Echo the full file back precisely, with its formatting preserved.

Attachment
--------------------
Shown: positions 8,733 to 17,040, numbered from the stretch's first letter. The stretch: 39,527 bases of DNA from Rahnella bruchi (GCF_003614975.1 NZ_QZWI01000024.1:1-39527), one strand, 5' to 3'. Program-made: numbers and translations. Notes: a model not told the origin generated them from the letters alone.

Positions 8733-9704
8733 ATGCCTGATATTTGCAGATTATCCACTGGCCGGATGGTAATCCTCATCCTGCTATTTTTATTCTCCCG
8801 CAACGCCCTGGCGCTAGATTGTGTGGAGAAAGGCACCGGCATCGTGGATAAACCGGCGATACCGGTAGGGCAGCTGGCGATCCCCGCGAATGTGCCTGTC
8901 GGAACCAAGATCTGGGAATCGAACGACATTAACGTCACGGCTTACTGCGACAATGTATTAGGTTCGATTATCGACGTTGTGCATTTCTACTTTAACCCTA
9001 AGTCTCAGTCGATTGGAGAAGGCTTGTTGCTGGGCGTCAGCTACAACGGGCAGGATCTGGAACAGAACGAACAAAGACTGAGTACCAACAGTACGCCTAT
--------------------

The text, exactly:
Shown: positions 8,733 to 17,040, numbered from the stretch's first letter. The stretch: 39,527 bases of DNA from Rahnella bruchi (GCF_003614975.1 NZ_QZWI01000024.1:1-39527), one strand, 5' to 3'. Program-made: numbers and translations. Notes: a model not told the origin generated them from the letters alone.

Positions 8733-9704
8733 ATGCCTGATATTTGCAGATTATCCACTGGCCGGATGGTAATCCTCATCCTGCTATTTTTATTCTCCCG
8801 CAACGCCCTGGCGCTAGATTGTGTGGAGAAAGGCACCGGCATCGTGGATAAACCGGCGATACCGGTAGGGCAGCTGGCGATCCCCGCGAATGTGCCTGTC
8901 GGAACCAAGATCTGGGAATCGAACGACATTAACGTCACGGCTTACTGCGACAATGTATTAGGTTCGATTATCGACGTTGTGCATTTCTACTTTAACCCTA
9001 AGTCTCAGTCGATTGGAGAAGGCTTGTTGCTGGGCGTCAGCTACAACGGGCAGGATCTGGAACAGAACGAACAAAGACTGAGTACCAACAGTACGCCTAT